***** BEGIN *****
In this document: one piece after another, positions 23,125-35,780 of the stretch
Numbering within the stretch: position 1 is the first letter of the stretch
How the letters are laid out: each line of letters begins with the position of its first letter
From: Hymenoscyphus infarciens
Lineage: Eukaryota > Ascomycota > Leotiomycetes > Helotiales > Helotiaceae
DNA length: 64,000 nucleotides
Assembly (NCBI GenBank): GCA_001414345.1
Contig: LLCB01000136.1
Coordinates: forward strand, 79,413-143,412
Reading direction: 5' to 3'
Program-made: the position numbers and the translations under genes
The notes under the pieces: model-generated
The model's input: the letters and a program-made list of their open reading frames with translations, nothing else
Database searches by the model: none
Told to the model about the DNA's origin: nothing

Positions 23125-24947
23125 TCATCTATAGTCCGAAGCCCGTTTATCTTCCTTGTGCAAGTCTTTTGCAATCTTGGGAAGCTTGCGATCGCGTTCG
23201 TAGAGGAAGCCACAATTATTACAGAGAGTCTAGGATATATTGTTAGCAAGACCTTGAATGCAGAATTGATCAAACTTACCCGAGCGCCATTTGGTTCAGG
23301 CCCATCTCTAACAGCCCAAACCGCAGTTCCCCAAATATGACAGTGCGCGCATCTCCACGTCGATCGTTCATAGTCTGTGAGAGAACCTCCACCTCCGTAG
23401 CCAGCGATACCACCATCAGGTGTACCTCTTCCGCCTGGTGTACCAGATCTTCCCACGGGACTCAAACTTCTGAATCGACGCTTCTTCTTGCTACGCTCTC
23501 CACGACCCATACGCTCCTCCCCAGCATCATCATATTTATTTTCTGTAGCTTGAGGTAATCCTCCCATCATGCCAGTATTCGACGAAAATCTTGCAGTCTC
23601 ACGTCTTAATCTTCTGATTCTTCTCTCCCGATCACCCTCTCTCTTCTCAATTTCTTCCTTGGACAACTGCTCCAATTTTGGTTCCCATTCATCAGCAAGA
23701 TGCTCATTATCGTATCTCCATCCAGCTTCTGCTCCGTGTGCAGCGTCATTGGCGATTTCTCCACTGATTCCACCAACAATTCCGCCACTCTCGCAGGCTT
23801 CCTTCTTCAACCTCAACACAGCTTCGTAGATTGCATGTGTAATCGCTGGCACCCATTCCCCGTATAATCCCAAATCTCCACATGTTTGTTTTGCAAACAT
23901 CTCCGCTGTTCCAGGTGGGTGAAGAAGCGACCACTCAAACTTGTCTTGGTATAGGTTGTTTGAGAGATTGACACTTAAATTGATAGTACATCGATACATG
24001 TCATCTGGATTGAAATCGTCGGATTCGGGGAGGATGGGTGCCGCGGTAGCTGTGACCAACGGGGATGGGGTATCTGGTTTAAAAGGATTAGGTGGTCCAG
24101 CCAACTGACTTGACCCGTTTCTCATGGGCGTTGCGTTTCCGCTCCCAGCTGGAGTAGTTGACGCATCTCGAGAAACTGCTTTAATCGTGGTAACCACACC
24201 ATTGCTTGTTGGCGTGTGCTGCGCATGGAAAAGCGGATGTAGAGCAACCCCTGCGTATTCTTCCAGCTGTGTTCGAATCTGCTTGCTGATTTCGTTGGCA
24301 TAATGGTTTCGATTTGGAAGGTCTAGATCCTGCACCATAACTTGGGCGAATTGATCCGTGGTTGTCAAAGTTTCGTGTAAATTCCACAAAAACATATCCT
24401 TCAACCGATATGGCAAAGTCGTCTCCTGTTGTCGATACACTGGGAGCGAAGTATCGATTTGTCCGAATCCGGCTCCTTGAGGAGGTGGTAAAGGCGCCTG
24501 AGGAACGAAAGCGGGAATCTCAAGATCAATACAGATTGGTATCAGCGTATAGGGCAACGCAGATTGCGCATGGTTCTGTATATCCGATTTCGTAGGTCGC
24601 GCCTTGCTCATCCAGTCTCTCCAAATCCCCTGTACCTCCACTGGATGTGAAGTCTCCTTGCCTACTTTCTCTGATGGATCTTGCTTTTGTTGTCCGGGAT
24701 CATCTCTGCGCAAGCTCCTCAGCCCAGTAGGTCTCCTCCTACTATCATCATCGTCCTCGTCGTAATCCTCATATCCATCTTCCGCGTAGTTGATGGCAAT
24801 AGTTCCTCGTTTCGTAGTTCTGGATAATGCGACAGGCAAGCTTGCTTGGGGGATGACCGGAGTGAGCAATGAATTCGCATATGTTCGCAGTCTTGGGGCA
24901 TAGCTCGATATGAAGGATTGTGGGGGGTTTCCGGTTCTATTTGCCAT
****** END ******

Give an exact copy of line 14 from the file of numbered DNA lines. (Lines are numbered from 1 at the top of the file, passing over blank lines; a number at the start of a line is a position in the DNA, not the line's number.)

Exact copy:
Database searches by the model: none